You are at least correct in that the earlier games, MGS3 in particular, are almost stunningly progressive by the standards of the time (which is kind of sad). The women in MGS3 are pretty much all some combination of cool and badass, and often more self-assured than the main character, Snake, who is like the manliest of manly mans.
              3. SpoonyViking says:
                I’d argue the only actually strong female character in all of the Metal Gear series is MG3’s The Boss.
              4. Roarke says:
                I would give EVA a little more credit than that. You’d think she wasn’t a good one because she was more traditionally feminine and used sex as a weapon and such, but she did legitimately kick ass. Also she got impaled on a tree branch and kept going; that’s kind of hardcore.

                She isn’t on the Boss’s level, I suppose, but then nobody really is. Still, I found it interesting how painfully awkward and confused Snake got every time EVA made any overt attempt to seduce him. That was a great way to subvert the generic manly-man image.

              5. SpoonyViking says:
                I don’t see her as not being a strong female character just because she’s more traditionally feminine; that would imply that power = masculinity, and I don’t believe so. :-) I think she’s not a SFC because the game is constantly sexualizing her (to the point she acts more like a pin-up model than a spy on a dangerous mission) and because she becomes so obsessed with Big Boss (sorry, so “in love” with BB) that she accepts being impregnated with his genetic material to give birth to his clones regardless of whether he would be aware of it or not.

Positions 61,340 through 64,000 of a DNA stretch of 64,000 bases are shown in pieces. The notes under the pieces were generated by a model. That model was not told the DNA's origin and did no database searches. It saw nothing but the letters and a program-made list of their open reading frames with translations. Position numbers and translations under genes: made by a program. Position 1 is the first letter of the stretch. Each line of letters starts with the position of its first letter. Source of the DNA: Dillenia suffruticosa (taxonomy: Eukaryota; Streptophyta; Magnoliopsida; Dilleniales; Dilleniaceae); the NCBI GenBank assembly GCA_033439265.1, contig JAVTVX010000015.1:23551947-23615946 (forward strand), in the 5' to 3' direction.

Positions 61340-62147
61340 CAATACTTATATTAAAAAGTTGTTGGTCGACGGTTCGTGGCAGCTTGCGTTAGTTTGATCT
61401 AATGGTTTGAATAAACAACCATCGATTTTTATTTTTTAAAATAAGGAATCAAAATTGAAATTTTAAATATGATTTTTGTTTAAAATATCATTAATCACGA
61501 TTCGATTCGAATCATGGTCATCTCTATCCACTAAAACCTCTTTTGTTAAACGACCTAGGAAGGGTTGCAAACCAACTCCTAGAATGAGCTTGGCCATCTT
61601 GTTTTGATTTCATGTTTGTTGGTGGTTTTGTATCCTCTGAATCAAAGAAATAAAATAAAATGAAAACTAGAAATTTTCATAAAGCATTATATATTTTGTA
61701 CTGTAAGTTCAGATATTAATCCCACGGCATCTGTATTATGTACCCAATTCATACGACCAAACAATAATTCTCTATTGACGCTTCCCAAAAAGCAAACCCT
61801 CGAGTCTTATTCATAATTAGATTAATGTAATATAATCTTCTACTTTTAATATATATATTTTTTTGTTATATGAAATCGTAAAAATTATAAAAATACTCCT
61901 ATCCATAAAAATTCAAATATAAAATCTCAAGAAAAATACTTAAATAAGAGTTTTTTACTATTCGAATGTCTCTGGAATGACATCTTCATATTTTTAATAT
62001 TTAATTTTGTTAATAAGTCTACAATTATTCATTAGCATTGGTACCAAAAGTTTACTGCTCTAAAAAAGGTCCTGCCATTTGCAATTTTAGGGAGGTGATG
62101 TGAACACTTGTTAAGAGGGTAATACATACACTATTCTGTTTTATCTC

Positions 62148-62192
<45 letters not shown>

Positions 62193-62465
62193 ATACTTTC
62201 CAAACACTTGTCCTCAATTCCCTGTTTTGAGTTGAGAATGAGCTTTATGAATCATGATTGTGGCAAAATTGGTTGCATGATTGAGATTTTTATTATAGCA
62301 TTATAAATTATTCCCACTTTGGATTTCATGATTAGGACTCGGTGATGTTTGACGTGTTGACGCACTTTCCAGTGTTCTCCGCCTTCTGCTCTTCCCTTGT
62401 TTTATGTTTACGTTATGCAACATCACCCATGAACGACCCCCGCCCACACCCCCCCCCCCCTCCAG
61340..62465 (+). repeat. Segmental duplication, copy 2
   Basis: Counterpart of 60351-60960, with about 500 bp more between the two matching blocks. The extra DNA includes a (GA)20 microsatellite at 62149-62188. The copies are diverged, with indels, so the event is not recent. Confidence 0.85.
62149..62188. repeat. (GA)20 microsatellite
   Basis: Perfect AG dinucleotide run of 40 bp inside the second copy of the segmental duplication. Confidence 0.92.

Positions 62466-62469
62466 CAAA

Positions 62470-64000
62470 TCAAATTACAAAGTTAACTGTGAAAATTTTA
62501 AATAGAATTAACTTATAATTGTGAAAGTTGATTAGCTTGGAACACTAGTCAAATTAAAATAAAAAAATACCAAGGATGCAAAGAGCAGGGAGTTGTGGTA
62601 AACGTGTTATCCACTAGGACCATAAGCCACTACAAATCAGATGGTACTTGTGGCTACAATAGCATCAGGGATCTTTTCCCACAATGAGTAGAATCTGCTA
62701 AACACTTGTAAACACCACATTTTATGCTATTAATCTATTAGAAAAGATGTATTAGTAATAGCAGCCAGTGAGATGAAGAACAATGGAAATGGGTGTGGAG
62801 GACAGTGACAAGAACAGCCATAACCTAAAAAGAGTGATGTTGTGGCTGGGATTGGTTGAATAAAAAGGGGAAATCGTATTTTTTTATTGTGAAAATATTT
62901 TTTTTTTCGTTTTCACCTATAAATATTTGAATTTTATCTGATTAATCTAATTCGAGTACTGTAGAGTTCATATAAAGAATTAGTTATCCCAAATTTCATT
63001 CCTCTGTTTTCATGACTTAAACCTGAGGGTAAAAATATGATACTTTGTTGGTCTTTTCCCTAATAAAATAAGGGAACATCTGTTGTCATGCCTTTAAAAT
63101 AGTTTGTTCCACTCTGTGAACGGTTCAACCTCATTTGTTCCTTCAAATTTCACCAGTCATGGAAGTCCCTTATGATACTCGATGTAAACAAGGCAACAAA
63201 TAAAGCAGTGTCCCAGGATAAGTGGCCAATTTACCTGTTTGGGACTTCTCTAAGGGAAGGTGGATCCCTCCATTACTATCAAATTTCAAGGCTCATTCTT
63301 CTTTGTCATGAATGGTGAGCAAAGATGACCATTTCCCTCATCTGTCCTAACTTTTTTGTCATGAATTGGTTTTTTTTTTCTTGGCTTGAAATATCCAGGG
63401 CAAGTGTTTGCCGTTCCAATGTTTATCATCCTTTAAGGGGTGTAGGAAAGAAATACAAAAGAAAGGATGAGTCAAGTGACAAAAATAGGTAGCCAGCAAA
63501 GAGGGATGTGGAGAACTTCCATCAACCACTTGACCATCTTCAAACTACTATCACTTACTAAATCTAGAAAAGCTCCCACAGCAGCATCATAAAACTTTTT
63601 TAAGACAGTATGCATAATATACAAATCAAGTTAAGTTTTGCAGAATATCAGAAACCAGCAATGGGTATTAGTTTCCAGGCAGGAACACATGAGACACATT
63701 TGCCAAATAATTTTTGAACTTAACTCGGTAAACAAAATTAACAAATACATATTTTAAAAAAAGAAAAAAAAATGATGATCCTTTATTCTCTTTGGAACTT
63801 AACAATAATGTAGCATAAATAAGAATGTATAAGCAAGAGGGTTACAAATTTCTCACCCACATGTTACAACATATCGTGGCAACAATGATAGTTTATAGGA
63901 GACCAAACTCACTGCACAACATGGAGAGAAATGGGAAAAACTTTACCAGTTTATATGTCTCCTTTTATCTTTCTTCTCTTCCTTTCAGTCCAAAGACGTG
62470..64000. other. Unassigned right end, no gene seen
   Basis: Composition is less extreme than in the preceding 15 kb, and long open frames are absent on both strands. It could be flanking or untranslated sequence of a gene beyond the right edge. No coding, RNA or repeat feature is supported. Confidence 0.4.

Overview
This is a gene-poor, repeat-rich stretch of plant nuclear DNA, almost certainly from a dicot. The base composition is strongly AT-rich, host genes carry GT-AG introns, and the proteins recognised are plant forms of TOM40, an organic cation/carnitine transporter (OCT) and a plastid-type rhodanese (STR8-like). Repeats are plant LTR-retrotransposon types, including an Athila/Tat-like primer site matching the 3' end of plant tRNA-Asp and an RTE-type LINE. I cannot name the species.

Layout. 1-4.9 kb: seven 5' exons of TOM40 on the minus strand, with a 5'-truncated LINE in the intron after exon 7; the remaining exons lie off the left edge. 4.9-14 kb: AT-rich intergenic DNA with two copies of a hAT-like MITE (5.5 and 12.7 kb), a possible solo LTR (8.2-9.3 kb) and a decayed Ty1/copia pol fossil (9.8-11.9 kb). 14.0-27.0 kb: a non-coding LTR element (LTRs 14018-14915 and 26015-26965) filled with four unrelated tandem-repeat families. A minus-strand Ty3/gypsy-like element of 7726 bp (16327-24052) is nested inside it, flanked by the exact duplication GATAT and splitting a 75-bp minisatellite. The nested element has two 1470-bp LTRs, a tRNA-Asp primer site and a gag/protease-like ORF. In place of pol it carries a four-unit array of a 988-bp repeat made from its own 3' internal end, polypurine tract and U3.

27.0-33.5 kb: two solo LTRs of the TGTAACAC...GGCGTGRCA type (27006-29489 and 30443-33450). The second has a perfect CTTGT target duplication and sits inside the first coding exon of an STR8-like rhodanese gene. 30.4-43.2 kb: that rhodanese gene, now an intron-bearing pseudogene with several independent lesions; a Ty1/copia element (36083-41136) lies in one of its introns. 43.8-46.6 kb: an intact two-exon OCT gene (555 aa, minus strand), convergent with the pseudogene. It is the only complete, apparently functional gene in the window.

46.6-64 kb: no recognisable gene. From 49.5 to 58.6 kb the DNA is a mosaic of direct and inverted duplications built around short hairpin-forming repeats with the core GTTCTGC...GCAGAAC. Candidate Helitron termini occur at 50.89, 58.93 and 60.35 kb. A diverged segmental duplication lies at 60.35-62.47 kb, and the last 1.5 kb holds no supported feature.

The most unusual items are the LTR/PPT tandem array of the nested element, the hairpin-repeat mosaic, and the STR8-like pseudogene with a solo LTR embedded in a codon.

6. Roarke says:
                I mean, the point of her mission was to seduce Big Boss and steal the chip, which she succeeded in doing, or would have if not for Ocelot. So she already gets the better of the main character.

                Also, when she’s impaled on that tree branch, it’s set up like there’s going to be an “I love you” scene, where Snake is all “I need you.” But then he adds “I can’t pilot the WIG by myself.” Despite that kind of terrible subversion of her and the audience’s expectation, she laughs it off and pushes herself off something that impaled her through the abdomen.

                So sure, maybe the way the game highlights her sexuality damns her on principle. But I think she’s a badass who has a pair at least as big as Snake’s.

              7. SpoonyViking says:
                I’d argue there’s a difference between her seducing Naked Snake and her “seducing” the player, but I think it would lead to a long, rambling and, ultimately, unsatisfying discussion. :-)